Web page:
Wednesday, July 28th, 2010
How to build a fun cardboard fort
In this installment we discuss spending 8 to 24 hours converting a room in your home to an awesome cardboard fort. I’ve done it three times, for my daughter’s 3rd, 5th and 6th birthdays.
Here we go.
Step 1. Thank your fort sponsors
Thank you Ray’s Food Place, the gracious grocery store chain in California and Oregon, that made our fort’s awesomeness possible. (More about that below.) You don’t need a blog, but you do need to be visibly appreciative because most stores won’t help parents acquire boxes.
Step 2: Obtain gobs and gobs of boxes
Fridge boxes — These are the holy grail in fort building. If you can score one, you have a room ready to go. If you score several boxes, you have an over-sized tunnel super fun land.
Most stores won’t save them for you, and most fridges aren’t shipped in boxes anymore (just foam and plastic wrap). Try calling a company that is contracted by a large impersonal retail store to do home installations. Unless you have a huge truck bed, you will need to cut the box on its long edge and fold it into the bed, then tie it down. There are no fridge boxes in today’s fort.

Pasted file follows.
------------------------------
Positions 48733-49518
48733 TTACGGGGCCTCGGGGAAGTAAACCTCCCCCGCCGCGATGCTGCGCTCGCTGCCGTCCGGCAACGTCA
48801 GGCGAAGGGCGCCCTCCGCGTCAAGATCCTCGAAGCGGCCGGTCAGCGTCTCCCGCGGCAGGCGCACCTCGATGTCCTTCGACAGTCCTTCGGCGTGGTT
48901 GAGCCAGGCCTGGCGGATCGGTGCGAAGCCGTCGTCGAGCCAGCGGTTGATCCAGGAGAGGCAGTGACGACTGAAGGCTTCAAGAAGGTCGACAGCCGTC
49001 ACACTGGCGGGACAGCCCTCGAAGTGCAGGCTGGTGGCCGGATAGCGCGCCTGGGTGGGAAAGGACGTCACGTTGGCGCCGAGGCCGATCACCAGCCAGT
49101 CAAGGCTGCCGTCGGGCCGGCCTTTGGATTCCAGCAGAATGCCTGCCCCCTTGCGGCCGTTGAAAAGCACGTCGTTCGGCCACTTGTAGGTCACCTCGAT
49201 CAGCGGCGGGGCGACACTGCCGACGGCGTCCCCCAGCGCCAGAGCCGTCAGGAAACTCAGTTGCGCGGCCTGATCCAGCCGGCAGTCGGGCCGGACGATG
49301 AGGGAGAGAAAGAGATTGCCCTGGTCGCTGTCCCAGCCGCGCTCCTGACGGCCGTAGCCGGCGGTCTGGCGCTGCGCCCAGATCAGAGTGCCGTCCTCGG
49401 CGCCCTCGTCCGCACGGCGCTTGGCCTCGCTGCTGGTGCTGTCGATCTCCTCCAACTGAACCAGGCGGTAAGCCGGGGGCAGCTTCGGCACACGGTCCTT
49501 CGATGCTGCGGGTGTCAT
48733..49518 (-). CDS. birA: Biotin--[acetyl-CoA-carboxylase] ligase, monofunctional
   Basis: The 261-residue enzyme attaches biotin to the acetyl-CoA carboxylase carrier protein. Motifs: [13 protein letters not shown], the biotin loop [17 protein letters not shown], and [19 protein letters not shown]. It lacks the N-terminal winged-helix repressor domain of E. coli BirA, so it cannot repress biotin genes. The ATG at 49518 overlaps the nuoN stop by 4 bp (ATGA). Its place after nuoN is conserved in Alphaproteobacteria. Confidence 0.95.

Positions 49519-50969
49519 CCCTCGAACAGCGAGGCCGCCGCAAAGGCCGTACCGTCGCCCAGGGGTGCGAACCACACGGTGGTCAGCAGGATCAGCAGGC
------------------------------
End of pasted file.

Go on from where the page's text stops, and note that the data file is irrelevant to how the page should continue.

Wardrobe moving boxes — These make great tunnels. They are roughly 24″ square by 48″ long, big enough for even an adult to crawl through. The box has one open side you tape into place to complete the tunnel. If you open the flaps and tape them together, you can add up to an extra 24″ to the tunnel length.
Watermelon and pumpkin boxes – Stand one on top of the other and you have a really cool octagonal room. Cut a couple of doors in the bottom box and it can become a great secret room hidden in the middle of a tunnel. Cut peep holes higher in the box for looking out.
These boxes are fantastic. They’re just so unusual that they become a focal point for the kids to crawl into, stand up in, and look out the peep holes.
Be careful prepping the boxes. You want two identical boxes (from the same produce company) so they connect well for taping. Secure them with a massive amount of duct tape inside and out. If the top box should ever get pushed askew from the lower box by rambunctious kids, you want enough tape to hold that sucker on there and keep your kids safe.
The bottom of a watermelon box has four protruding folded edges and a big rectangular hole in the middle. When stacked together as a room, you have skylights on both ends. I covered the bottom skylight with a thick sheet of taped-down cardboard. I left the roof skylight alone.